Unseasonably warm weather in the Kawarthas this fall has really opened up opportunities for the “not so hardcore” angler to take advantage of some of the best fishing of the season without having to brave the elements. This time of year typically requires the angler to wear the thermal gear. Not the case so far! There is plenty of open water fishing still to be had and all species are biting exceptionally well in preparation for winter.
The region offers a multitude of angling opportunities and species to target. An often overlooked or underrated fishery present is that of the black crappie. Not only are they present in the region in high numbers, but also in trophy size! A fish of 15” is not uncommon, especially this time of the year. Not to mention they are considered one of the best eating fish available. While they are not as tightly grouped in schools during the fall as they are during the spring spawning season, once located they are not difficult to entice.
There are a few essentials that you’ll need to get started. A lake map or mapping device that includes the bottom contours of the lake that you will be fishing. This is imperative as we are looking for staging areas that these fish will hold to. Specifically we are looking for the first major “basin” adjacent to the spawning grounds. Nine times out of ten the bottom type will be a soft mud. All of the baitfish in the area will migrate to this bottom type in search of food and as such the crappie follow suit. The basin will be much deeper water in comparison to surrounding waters. Often 20 feet or more in depth.
This is a Navionics image from an app for an Apple device. The crappies spawn in the top left shallow area and transition out to the first basis highlighted by the cursor.
Once you have located this area, a depth/fish finder is required. I will simply idle over the basin in a zig-zag pattern until I start marking fish on my graph, making note of the position within the water column they are holding as often times they will be suspended at a specific depth.
Now that we have located some fish, it is time to discuss bait and tackle options. I prefer a 7’ ultra-light action spinning rod paired with a small 1000 sized spinning reel spooled with 5lb braided line. My preference is to use a braided line for its sensitivity, especially when fishing for light biting deep fish. I tie a 3 lb fluorocarbon leader to my braided line, in various lengths depending on the technique used as this has increased my success considerably given the fluorocarbons transparency.
It is important to remember that crappies feed “up”, meaning they eat bait that is in front of, or directly above them. That being said, a presentation of your bait of choice should be above the fish marked on your fish finder. Due to the feeding nature of this fish, bites feel different from your typically rattling panfish strike. In most cases you will feel the fish bump slack into your line. Don’t wait to feel the weight of the fish when this happens. Remember, it has pushed your bait upwards, by the time you feel the weight of the fish they will have often spit it back out, so set the hook right away!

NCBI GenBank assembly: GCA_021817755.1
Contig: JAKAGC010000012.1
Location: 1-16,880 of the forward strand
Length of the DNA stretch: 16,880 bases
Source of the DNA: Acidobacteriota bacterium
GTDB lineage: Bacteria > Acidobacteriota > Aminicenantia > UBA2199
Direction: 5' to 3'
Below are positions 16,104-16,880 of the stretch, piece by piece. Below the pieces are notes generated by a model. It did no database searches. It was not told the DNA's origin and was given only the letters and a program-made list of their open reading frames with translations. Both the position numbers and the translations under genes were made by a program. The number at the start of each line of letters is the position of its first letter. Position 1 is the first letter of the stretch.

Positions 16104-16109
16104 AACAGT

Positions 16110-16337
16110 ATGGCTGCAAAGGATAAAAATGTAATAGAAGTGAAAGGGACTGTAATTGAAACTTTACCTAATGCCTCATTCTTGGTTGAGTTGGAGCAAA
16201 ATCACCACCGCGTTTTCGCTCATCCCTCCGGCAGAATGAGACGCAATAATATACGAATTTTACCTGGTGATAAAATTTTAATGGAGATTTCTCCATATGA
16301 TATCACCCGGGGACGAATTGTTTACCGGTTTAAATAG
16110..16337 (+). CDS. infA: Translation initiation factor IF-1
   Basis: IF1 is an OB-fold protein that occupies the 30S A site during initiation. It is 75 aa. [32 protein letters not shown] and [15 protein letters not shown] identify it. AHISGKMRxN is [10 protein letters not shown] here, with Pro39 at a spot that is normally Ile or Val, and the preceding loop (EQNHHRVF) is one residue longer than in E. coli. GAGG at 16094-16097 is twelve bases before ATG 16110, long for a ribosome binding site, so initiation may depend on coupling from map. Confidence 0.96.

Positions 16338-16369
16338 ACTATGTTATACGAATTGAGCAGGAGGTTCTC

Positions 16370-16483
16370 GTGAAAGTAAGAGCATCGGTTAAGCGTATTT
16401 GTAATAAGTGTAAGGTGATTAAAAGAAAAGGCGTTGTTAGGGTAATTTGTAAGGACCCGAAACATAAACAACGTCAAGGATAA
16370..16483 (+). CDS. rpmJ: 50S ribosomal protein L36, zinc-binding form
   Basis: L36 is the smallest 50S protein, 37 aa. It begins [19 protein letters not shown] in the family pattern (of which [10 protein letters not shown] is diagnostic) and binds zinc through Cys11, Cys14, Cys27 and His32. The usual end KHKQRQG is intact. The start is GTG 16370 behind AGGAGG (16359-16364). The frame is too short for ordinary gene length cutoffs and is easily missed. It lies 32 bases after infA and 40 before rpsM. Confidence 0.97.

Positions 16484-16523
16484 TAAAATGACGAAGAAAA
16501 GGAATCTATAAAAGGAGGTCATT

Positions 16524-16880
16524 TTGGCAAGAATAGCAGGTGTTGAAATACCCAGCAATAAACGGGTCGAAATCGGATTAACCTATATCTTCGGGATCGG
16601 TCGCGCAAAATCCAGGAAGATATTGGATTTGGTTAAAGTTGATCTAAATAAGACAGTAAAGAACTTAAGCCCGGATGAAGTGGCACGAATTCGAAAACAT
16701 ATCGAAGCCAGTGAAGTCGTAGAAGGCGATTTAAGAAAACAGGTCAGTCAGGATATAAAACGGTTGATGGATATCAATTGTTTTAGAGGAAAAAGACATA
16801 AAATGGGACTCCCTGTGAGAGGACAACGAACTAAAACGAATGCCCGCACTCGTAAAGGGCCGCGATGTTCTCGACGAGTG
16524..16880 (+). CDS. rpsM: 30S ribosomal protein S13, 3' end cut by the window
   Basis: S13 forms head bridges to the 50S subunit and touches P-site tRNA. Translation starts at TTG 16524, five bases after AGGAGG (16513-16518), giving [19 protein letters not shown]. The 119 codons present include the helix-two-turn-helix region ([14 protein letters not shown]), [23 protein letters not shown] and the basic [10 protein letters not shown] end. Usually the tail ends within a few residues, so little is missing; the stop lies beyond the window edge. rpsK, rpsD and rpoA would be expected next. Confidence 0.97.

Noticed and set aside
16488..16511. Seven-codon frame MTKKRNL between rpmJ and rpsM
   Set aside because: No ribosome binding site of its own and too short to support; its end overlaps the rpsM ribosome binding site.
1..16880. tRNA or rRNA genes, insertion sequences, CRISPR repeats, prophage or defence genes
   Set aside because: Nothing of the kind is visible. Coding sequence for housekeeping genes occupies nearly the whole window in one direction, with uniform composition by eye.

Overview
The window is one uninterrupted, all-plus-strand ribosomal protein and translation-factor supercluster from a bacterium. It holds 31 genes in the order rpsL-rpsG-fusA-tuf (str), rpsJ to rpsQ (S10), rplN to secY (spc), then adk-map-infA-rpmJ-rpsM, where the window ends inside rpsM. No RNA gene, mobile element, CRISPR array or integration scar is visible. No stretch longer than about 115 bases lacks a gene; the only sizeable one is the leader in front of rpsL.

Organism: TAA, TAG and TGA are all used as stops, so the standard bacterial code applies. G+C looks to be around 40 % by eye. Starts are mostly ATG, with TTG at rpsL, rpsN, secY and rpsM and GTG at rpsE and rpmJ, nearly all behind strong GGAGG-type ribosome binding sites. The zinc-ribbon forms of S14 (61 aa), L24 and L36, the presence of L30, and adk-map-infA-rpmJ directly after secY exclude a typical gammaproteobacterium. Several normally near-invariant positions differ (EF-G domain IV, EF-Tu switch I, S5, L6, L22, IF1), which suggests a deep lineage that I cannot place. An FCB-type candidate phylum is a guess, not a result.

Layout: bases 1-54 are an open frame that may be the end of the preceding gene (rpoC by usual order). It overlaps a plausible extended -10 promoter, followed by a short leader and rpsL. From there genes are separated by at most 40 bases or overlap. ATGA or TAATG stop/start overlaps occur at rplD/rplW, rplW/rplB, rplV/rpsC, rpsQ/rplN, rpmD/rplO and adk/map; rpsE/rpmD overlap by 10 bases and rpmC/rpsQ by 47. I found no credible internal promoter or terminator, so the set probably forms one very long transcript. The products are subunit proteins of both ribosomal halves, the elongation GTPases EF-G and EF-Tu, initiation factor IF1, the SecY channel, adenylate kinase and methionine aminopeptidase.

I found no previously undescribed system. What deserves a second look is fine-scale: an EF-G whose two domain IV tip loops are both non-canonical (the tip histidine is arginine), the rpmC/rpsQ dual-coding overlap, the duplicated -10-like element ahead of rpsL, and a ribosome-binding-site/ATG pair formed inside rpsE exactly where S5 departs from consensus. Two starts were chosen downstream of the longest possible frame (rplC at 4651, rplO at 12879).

When selecting the appropriate bait I tend to lean towards slightly larger than what would be considered normal panfish-sized offerings. Keep in mind that we are at the tail end of the open water season and all of this year’s baitfish are fully grown in size.
There are several effective techniques to be utilized when targeting crappie during late fall. My personal preference is a vertical presentation. Instead of casting and retrieving, I will sit directly above the fish I am targeting and drop my offering down to them. My top three choices are all baitfish imitations and include;
1. A 2 1/4-inch soft plastic paired with a 1/16 oz jig head. I will drop this bait down to the fish and gently twitch the offering about 12 inches above them.
2. A small spoon. I keep colors simple. Gold or silver usually does the trick. I will drop this down to the fish and give it slight snaps of the wrists to make it flutter directly above them.
3. One of my absolute favorites is a drop shot rig paired with a 1/4-ounce weight and small soft plastic bait. I love this rig because I can set the tag end weight depth according to the depth I am marking fish, ensuring I am presenting the bait slightly above the fish. I drop this down and quiver it ever so slightly to entice a lot of bites!
Late fall crappie fishing is a lot of fun and there are several terrific lakes within the region that should be on your list to visit. My top three lakes for the best crappie fishing are:
Be sure to add these to you list of “must fish” locations for fall crappies this year. Your next trophy “Slab” awaits!